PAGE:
Arab farmers will be granted egg production quotas for the first time in the history of the State of Israel. The cabinet decided to grant such quotas a year ago based on a recommendation from the Agriculture Ministry in a bid to prevent intervention from the High Court of Justice.
Six Arab farmers who met the ministry's quality standards have now been chosen. However, other Arab farmers are complaining that the conditions set for receiving an egg quota make it financially not worthwhile.
Unofficially, milk and egg production have always been considered "Zionist agricultural branches" and have been chosen to provide a significant part of the livelihood for Jewish agricultural settlements - and Arabs and other minority group farmers have been consistently excluded from these sectors for years with various justifications. The production of milk and eggs and their sale in Israel requires licenses from the Agriculture Ministry or other statutory bodies under the ministry's auspices.
The Knesset Economic Affairs Committee met on Tuesday to discuss and approve the Agriculture Ministry's regulations for the production and sale of eggs for 2012. In 2011, 3,000 hen houses for egg production produced 1.9 billion eggs, and the plans for 2012 forecast similar numbers.
Almost all egg production in Israel is from moshavim, and two-thirds comes from the Galilee.
Only Israeli citizens qualify for the quotas, say the farmers, and the quotas are available only in "national priority areas," and the farmers must have land zoned for raising livestock and zoned for chicken coops. In addition, the growers must meet veterinary requirements and other restrictions.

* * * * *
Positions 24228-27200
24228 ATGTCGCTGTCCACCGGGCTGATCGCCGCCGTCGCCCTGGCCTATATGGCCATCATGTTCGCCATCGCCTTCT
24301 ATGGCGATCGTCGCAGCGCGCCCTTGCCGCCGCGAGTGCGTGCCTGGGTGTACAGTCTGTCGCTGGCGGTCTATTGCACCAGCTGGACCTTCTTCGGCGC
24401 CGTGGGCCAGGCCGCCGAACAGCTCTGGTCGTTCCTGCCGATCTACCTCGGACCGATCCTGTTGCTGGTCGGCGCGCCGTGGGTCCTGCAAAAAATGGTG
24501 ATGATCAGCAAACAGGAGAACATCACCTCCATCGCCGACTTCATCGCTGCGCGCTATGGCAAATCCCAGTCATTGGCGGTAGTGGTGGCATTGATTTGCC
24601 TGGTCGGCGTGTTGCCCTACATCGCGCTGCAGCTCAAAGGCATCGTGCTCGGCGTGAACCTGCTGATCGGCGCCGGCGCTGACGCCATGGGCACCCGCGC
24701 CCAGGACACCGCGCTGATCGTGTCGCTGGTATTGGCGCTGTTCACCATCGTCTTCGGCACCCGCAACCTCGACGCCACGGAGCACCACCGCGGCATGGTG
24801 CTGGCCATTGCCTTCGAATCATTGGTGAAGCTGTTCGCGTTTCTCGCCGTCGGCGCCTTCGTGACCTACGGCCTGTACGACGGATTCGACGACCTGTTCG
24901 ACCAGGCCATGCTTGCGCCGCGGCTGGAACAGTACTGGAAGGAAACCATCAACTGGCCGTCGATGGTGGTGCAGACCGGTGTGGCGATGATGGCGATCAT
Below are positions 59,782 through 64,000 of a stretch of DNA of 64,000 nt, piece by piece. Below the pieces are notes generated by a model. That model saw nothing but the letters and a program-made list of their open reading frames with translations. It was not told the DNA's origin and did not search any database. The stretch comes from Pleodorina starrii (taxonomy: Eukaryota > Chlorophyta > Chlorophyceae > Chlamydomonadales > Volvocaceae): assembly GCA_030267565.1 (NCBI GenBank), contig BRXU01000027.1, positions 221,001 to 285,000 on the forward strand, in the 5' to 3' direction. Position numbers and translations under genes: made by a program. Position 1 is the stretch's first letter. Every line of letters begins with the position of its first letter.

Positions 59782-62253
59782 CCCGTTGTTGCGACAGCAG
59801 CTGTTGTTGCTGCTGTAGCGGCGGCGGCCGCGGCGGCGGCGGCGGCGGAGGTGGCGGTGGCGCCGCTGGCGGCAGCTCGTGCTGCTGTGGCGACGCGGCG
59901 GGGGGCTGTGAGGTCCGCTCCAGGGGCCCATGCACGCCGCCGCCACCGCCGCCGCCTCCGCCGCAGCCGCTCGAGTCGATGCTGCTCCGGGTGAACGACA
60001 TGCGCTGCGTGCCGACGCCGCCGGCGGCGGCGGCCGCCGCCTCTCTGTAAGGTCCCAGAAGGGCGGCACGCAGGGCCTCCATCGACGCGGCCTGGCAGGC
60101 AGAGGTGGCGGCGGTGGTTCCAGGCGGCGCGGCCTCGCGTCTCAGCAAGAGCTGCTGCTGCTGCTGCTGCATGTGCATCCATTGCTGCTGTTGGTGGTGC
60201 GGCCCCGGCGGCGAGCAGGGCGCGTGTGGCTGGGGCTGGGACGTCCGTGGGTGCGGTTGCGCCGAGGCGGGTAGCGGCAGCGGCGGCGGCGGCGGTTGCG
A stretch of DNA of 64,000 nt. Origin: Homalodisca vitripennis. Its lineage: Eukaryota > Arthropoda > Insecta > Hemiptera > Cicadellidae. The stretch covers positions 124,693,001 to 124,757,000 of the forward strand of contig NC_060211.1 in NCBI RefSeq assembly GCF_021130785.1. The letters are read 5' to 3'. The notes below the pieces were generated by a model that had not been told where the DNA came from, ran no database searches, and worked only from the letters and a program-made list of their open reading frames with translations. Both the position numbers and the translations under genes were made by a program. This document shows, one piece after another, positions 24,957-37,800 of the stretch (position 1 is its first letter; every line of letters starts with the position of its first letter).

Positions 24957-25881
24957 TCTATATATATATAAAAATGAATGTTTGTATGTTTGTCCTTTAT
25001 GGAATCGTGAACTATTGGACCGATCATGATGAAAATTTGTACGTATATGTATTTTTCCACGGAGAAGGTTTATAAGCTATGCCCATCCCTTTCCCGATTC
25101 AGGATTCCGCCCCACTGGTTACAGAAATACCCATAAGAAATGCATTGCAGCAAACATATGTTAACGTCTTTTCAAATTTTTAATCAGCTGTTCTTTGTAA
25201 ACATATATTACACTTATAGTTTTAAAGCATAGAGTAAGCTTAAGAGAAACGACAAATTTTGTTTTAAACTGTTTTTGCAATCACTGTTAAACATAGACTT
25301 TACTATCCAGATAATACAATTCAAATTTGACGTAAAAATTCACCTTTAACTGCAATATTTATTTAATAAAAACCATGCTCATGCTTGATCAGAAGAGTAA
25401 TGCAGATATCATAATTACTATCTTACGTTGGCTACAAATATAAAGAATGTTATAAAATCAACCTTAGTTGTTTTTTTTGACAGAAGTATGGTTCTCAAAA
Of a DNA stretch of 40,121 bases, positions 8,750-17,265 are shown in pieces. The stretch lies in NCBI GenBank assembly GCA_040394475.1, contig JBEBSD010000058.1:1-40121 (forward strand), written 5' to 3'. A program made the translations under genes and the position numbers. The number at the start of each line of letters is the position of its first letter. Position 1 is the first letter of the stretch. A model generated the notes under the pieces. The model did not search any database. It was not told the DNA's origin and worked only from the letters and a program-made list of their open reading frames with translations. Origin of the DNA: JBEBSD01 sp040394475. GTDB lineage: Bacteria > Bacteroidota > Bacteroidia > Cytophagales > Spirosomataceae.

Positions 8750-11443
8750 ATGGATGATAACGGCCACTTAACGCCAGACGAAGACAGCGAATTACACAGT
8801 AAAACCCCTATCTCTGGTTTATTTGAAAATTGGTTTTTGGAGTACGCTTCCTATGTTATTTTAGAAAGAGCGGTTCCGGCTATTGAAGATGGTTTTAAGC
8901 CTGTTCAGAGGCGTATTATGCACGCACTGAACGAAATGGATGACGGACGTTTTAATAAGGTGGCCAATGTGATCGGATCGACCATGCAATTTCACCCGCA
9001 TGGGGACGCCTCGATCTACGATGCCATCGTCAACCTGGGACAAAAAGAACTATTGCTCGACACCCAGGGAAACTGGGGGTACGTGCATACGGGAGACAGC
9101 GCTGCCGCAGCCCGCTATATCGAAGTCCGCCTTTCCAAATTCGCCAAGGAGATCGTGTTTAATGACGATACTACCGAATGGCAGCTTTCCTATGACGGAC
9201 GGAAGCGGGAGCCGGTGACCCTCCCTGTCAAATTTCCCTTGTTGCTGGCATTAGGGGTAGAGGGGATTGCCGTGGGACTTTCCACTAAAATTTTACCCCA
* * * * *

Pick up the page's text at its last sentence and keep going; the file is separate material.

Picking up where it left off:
Iad Magis from the village of Arb Alarmshe, who filed the original petition to the High Court of Justice that led to the allocation of quotas to Arab farmers, said he has yet to receive an answer to his request for quotas - and the numerous requirements will force farmers to give up on the quotas.
There are only two agricultural branches where farmers are paid a set price: milk and eggs. The price to farmers is set by a joint price committee of the finance and agriculture ministries and not by market forces. Certain eggs such as organic and free-range are not subject to these price lists. The price for consumers of 90% of the eggs produced and 30% of the milk is also set by such committees.
Egg and milk production are also the only "planned" agricultural branches in which every producer is granted a set production quota to prevent overproduction - and farmers are not allowed to exceed their quotas. Only farmers who have received permission from the Agriculture Ministry are allowed to produce milk or eggs.
The Economic Affairs Committee also approved quotas for some 60 new egg farmers.
Israeli farmers receive NIS 800 million a year for the eggs they produce - and consumers spend NIS 1.7 billion on those eggs.
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